EH&E analysis for HCWH reveals Boston’s healthcare greenhouse gas emissions were cut by 18% in 9 years despite growth

Health Care Without Harm contracted EH&E to perform an in-depth analyze of energy use data for Metro Boston healthcare facilities to assess progress towards achieving the climate goals shared by the City of Boston and Boston’s Green Ribbon Commission (GRC). The target is to reduce greenhouse gas (GHG) emissions by 50% by 2030, and 100% by 2050.

Directed by David MacIntosh, Chief Science Officer/ Director of Advanced Analytics and implemented by Julianne Meehan, Staff Scientist and Data Analyst, EH&E’s analysis involved more than 40,000 energy and GHG records from 2011 through 2019 covering hospitals in metropolitan Boston.

The findings of this latest analysis show Boston hospitals are making real improvements. GHG emissions were slashed by 18% from 2011 through 2019, despite serving more patients and expanding healthcare facility space by 10%.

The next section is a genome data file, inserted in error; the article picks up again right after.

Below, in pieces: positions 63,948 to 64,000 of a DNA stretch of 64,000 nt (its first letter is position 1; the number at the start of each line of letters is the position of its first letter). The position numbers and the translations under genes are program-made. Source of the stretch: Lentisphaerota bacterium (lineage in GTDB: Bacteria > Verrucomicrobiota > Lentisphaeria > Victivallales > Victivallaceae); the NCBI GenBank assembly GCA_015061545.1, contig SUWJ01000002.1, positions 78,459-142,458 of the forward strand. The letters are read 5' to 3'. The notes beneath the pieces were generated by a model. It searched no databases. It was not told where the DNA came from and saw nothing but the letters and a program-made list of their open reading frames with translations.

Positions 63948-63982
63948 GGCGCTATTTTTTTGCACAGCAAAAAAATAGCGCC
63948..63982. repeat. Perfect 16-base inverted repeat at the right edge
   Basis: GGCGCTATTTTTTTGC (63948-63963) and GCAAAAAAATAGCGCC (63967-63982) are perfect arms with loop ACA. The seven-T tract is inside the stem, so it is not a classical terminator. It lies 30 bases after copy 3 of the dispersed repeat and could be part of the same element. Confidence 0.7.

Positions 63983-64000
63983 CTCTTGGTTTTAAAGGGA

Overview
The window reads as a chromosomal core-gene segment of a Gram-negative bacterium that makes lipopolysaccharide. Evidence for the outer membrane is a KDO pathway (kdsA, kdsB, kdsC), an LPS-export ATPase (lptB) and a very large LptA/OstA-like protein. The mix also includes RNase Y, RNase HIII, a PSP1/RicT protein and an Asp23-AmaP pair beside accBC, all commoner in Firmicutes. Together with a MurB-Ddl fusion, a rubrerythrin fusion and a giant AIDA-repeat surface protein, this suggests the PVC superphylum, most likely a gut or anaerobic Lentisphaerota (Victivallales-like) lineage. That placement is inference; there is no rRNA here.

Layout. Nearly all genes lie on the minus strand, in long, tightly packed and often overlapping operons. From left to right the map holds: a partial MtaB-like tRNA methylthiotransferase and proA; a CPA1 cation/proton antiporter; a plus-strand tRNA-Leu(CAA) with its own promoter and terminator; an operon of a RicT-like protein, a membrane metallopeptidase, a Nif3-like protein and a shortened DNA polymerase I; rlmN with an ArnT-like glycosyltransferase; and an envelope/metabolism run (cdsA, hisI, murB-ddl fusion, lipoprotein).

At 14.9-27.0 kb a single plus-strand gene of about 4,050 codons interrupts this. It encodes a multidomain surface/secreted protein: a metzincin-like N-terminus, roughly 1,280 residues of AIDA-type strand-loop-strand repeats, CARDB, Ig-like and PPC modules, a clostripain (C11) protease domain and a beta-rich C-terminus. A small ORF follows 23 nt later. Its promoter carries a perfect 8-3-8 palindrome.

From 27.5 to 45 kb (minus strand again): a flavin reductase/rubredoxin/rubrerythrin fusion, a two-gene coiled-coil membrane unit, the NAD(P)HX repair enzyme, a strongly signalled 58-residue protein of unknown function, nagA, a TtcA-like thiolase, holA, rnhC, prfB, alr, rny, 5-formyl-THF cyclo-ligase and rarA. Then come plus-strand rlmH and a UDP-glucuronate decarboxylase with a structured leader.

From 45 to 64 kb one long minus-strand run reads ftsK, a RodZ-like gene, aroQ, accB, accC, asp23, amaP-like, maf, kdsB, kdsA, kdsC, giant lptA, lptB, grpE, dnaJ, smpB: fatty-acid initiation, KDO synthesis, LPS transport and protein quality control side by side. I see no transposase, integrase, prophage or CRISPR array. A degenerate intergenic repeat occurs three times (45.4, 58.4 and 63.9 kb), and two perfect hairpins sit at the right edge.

These pollution reductions are equivalent to eliminating 195 million miles traveled by an average passenger vehicle. According to Health Care Without Harm’s Energy and Climate Impact Calculator, the GHG emissions avoided also reduced the social costs – human health and climate change-related impacts – of healthcare’s energy use by over $20.5 million per year.

A shift to renewable and zero-carbon energy on the part of several major institutions is the largest contributor to the reductions to-date. Although not the focus of this analysis, the findings also point to biomedical research laboratories, which make up 12% of the city’s health sector’s real estate, as a promising area for future energy efficiency efforts.

For a summary of key findings visit our blog post.

The complete findings and trends identified by EH&E’s analysis are detailed in a new report released by Health Care Without Harm on behalf of Boston’s GRC Health Care Working Group. The full report is available for download on the Health Care Without Harm website.

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